Roxanne Turpin sent me a photo that made me think about the transition in photo poses. In most of the images from the 1840s, 1850s and even 1860s technology and our ancestors’ discomfort with being photographed combine to make folks look like they’re in pain. Then suddenly, people started to relax in front of the camera. They had fun with photography. Photo studio props and poses caught sitters in action.
I own a picture of a man with a curious expression on his face. It’s a little odd:
Turning over the image gave me the answer. The photographer’s imprint says the following: “Caricatures, (patented) Ask to see those Funny Pictures taken only at… Theo. F. Chase, Photographer.” The pose was intentional! It was taken about 1880.
Now let’s look at Turpin’s image taken around 1900 (I’m still refining the date) in Fergus Falls, Minn.
It depicts five men playing poker. Their cards and money are on the table. It’s a friendly group of men all smoking cigars. The man in the middle moved a bit and blurred—I wish he hadn’t moved so I could see his odd hat.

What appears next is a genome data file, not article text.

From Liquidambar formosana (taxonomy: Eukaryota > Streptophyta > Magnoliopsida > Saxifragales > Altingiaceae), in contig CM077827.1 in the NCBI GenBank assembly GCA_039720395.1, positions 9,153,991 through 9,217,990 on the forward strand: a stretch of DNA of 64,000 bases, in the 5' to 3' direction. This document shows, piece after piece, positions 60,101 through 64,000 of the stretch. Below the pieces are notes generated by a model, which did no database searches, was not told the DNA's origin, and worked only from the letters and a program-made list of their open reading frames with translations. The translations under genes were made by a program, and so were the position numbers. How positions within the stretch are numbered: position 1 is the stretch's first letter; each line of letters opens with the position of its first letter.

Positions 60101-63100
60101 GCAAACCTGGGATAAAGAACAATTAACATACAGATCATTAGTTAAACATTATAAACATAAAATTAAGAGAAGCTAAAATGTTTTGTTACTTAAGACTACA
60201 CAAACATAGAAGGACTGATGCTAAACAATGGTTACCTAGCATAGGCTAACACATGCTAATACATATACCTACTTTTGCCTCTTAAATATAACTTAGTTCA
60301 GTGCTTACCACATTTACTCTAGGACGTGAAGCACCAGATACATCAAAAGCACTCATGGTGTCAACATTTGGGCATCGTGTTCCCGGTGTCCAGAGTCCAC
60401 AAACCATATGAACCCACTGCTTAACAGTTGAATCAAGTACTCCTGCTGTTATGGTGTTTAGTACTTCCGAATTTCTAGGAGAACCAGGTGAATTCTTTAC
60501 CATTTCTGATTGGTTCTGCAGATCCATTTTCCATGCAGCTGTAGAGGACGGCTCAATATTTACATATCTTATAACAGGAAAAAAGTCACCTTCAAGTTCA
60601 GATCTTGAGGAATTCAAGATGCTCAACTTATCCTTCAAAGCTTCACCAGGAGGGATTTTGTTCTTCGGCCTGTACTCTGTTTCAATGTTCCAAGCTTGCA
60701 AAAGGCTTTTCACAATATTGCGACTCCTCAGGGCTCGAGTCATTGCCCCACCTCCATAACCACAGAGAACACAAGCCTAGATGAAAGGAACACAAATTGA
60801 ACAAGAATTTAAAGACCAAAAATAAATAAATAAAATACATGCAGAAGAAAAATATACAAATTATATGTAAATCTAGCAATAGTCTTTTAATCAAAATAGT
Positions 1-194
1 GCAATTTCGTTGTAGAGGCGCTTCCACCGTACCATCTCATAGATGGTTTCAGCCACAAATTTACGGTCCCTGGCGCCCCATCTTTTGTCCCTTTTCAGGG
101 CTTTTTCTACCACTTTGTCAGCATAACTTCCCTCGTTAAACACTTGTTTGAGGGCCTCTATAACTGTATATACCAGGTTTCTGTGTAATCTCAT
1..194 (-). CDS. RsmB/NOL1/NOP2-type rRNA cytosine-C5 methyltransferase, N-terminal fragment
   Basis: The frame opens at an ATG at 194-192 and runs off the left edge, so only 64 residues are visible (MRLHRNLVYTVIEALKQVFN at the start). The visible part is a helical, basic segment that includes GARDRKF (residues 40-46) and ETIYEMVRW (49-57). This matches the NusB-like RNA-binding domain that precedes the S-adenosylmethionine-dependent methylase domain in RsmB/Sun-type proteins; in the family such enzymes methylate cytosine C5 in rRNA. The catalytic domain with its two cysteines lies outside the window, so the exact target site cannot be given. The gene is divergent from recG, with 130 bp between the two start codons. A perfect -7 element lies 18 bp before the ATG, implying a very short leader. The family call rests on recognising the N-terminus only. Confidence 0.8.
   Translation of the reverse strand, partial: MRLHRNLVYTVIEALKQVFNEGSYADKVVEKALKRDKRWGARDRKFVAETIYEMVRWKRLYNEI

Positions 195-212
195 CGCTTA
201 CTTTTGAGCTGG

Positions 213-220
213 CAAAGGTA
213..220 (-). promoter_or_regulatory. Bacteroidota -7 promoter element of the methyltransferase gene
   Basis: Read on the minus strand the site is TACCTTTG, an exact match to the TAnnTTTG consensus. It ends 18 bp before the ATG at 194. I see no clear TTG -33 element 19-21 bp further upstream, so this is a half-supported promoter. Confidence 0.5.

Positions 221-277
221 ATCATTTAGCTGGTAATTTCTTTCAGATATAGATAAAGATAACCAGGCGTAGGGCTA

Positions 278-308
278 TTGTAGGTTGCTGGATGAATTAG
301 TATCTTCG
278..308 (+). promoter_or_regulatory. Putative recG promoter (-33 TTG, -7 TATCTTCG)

In the July 1909 issue of Photographic Topics (published by the Obrig Camera Company) is a brief news item about how amateur photographers could take funny images of their friends:
Freako-Shutter for Funny Photographs. Fits any camera. The Freako-Shutter is a simple, amusing attachment, and everyone who used a camera should have one. It can be fitted to any camera in a few seconds, after the first adjustment. It will cause no end of amusement in making funny pictures of friends, etc. …
Basically, the Freako-Shutter allowed the user to shoot two exposures on the same negative. It first became available in 1903. Users could also shoot stereo images with the attachment.
Taking “funny pictures” is still going strong today. Think about the times you put rabbit ears behind someone’s head. <grin> If you have a funny ancestral photo in your family album, send it to me. I’ll feature in an upcoming post.